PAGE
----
Nailsea and Long Ashton path to Bristol opens after missing link complete
PUBLISHED: 16:59 04 May 2020 | UPDATED: 16:59 04 May 2020
A path which connects Nailsea to Bristol for cyclists and pedestrians has been completed after five years.
A long-awaited section of path at Ashton Court was finished earlier this month to complete the route.
Pedestrians and cyclists will now be able to walk or bike into Bristol from Nailsea and Long Ashton without using main roads, promoting safe travel in the district.
The path connects the gate to Ashton Court near Long Ashton Park and Ride with the UWE site at Kennel Lodge Road, avoiding the busy and steep hill leading up to Ashton Court Estate.
It crosses meadows and winds through a belt of woodland, stretching almost 800m.
The Ashton Court Greenway section of path was completed by organisation Greenways and charity Cycleroutes, which is founded by former Sustrans chief executive John Grimshaw and former trustee Caroline Levett, to build on Sustrans’ work on constructing the Nailsea to Bristol route.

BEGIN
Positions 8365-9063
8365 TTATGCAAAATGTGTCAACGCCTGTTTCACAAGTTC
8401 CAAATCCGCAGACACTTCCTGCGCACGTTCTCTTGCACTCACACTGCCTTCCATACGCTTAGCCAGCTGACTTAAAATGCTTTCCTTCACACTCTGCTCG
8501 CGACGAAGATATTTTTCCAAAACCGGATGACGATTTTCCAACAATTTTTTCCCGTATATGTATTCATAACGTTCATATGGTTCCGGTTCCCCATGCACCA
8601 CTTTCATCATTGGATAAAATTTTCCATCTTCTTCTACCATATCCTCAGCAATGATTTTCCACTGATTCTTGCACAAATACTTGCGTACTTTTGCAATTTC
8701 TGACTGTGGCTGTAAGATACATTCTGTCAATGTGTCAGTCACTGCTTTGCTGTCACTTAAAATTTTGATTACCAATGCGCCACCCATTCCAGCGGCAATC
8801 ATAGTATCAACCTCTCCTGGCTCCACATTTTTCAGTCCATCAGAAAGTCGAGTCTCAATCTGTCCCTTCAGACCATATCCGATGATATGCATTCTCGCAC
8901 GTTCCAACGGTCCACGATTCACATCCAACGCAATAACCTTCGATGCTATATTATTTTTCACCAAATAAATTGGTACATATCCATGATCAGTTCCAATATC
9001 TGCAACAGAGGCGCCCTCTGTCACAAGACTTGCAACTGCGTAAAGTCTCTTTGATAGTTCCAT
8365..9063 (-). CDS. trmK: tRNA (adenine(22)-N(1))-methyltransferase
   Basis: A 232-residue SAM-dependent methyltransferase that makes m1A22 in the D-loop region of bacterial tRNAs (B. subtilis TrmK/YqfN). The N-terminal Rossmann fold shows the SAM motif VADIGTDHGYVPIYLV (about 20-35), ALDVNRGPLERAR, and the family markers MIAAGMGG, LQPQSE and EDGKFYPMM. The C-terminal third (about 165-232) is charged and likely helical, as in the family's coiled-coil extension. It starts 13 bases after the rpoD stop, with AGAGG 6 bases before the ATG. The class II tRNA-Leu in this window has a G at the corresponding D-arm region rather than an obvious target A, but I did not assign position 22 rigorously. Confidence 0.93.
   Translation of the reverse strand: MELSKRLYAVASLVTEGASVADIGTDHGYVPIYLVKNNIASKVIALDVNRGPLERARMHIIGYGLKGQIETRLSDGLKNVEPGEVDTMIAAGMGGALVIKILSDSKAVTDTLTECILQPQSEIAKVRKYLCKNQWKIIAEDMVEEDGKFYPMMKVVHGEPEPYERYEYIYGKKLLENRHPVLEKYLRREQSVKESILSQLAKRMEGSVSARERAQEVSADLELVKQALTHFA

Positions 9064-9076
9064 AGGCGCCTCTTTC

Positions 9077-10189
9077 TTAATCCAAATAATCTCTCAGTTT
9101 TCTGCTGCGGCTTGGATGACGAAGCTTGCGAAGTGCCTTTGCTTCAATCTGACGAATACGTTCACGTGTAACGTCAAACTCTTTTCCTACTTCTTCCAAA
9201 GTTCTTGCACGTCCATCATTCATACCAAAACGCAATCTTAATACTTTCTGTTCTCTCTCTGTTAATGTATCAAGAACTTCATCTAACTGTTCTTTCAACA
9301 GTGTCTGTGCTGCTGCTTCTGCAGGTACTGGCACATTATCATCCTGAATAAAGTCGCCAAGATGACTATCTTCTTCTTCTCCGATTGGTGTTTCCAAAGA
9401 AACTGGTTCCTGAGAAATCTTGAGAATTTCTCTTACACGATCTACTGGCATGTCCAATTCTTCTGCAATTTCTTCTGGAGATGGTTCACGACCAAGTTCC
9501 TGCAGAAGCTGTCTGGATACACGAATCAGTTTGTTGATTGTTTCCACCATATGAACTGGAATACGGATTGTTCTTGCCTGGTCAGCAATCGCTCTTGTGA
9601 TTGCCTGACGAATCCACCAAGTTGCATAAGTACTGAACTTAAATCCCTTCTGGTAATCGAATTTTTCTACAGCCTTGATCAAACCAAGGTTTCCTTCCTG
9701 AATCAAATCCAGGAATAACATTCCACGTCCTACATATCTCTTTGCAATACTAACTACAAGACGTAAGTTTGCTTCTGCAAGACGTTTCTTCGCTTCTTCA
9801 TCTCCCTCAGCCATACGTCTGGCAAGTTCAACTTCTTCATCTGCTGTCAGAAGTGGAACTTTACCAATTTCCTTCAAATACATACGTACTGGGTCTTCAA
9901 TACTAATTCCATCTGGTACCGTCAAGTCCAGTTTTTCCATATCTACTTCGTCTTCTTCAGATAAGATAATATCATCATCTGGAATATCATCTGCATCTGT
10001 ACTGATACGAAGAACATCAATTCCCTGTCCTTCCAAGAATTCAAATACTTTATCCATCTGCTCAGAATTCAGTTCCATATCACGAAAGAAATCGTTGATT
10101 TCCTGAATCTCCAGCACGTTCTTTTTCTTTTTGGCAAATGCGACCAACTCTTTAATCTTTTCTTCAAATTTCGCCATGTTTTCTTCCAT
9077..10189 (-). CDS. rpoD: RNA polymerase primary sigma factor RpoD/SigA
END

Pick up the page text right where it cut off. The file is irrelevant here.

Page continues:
John said: “It has been a long five years since we prepared the first drawings as part of Bristol’s Green Capital programme.
“Humphry Repton designed Ashton Park 200 years ago, and it has been a privilege to work in such a landscape and to create a path which is already so appreciated.
“We hope the path would have pleased him.”
The Ashton Court Greenway scheme was completed by 35 volunteers, contractors Safety Green, with funding from Veolia Community Trust, Sustrans and North Somerset Council, as well as support from Historic England, UWE and Bristol City Council, which own the land.
Sustrans director for the South of England, James Cleeton, said: “I’m genuinely excited to see this stretch of path open and being used by the public – it will make a real difference for people travelling into Bristol from North Somerset.
“It was a pleasure for Sustrans to be able to support the development of the route, both through funding and a considerable number of our staff volunteering their time and energy to finally complete this missing link.
“I congratulate John Grimshaw and his colleagues for their tenacity in bringing this route to life, and being the path is three metres wide, it offers a space to walk or cycle while respecting physical distancing measures.”
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